You can’t understand automotive history without knowing the history of the Chevy Impala, one of the best selling cars in America. Traditionally a big, room sedan with style and power, the Impala stands as an icon of American cars.

Take a look at our full inventory of Chevy Impalas

First introduced in 1958 as a top-end version of the Chevy Bel Air, the Impala broke away and became its own model after only one year. Recognizable with its exaggerated bat-wing rear fins and elongated body, the Impala became an affordable car that still had class and style. In 1959, a brand new Impala was priced about $2,900, not bad compared to a new Cadillac, which could fetch around $6,000.

The original Impalas brought affordable prestige to American drivers

In 1965 the Impala got its first major makeover, with a smoothed out style taking over the big wings. Chevy also put the famous 409 engine (giddy up 409) into the Impala, making it one of the most powerful cars on the market. Many experts credit the 1965 Impala for spawning the classic muscle car era in. In 1965 the Impala also sold an incredible one million units in the US, setting an annual sales record that has never been matched.

1971 started a new generation of Impalas, with even more length and interior space added to the already long Impala. 1972 marked the final year that Chevy offered the Impala with a convertible option. Big and comfy; the Impala stayed relatively unchanged through 1976.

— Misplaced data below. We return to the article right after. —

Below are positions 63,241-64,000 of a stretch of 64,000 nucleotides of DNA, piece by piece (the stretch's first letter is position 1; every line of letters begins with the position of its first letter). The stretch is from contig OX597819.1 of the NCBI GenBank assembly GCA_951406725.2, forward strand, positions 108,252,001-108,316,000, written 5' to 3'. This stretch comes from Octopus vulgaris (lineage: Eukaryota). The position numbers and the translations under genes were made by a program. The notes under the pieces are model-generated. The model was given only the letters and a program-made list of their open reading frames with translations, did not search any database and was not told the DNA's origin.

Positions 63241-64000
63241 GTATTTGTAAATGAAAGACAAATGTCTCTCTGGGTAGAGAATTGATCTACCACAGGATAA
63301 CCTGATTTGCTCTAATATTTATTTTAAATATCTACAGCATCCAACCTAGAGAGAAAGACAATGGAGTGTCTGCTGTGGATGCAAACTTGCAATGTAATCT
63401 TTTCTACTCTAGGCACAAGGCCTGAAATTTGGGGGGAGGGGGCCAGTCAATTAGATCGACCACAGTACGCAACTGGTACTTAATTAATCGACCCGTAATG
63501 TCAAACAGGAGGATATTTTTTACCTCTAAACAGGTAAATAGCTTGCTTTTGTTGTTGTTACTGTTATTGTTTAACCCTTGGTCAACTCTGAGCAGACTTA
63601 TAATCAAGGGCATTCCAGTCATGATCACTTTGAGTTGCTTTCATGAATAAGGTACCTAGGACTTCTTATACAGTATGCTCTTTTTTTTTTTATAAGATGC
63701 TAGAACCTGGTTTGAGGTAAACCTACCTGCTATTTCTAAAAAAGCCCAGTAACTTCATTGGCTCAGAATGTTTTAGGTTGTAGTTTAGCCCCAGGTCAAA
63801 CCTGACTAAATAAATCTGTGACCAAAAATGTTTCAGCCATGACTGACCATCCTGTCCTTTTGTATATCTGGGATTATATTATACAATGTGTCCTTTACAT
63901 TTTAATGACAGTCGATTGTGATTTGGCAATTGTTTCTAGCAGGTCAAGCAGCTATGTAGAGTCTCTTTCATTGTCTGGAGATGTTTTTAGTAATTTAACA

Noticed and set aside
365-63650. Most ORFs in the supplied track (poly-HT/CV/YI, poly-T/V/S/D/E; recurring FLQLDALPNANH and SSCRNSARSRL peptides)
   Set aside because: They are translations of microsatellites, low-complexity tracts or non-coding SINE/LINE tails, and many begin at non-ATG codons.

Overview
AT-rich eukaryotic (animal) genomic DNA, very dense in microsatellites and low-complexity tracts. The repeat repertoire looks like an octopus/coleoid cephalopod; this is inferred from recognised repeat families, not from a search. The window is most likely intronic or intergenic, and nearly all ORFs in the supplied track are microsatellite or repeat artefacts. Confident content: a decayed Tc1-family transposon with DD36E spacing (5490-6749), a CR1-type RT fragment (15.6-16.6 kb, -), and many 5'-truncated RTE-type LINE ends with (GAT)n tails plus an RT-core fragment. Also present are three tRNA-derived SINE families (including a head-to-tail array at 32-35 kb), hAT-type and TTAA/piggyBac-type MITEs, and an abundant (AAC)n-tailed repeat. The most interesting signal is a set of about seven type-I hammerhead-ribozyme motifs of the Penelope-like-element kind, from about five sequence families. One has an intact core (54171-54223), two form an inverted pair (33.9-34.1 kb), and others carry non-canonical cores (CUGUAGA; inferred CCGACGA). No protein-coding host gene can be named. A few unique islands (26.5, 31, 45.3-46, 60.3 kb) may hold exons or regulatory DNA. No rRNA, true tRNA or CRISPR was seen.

Changes in American preferences brought a more compact Impala in 1977. The body was significantly shortened and the cab was raised, giving the car more headroom and a taller look. The 1977 Impala/Caprice was so popular that it even won Motor Trend Car of the Year.

Throughout the years, the most significant changes to the Impala models were aesthetic. 1981 changed that with the addition of Computer Command Control, which was introduced to help the Impala meet stricter emission regulations. With a four speed automatic, the ’81 Impala could get 26 mpg highway, which was very impressive for an early eighties vehicle.

In 1986 Chevy stopped production of the Impala. The national icon had made it almost 30 years as America’s favorite automobile. Dwight Eisenhower was the President when the Impala was first rolled out, and Ronald Reagan was in the Oval Office when the Impala saw the final curtain.
Impala, as it turns out, was only taking a break, as the name was brought back for the 1994 model year as a muscled up 5.7 L V-8 sedan. The mid-nineties model only lasted until 1997, when the Impala took another hiatus, this time until 2000.

The 2000 Impala was introduced with as a front-wheel drive V-6 sedan and was most heralded for its advances in safety features, including available side-air bags, which were years ahead of upcoming regulations and the competition.

Redesigned in 2006, the more rounded style and variation from the four-circle style of taillights made the Impala another American favorite. The addition of a small-block V-8 restored Impala’s heritage of under-the-hood muscle and performance.

The 2014 Chevrolet Impala is Coming to Cedar Rapids

The 2014 Impala is set to start a new generation of Chevy’s best-selling, most popular car. Set to be released in early 2013, the new Impala has been transformed from the inside-out. Stay tuned to Pat McGrath Chevyland for the latest on these upcoming cars and all high quality Chevrolet vehicles.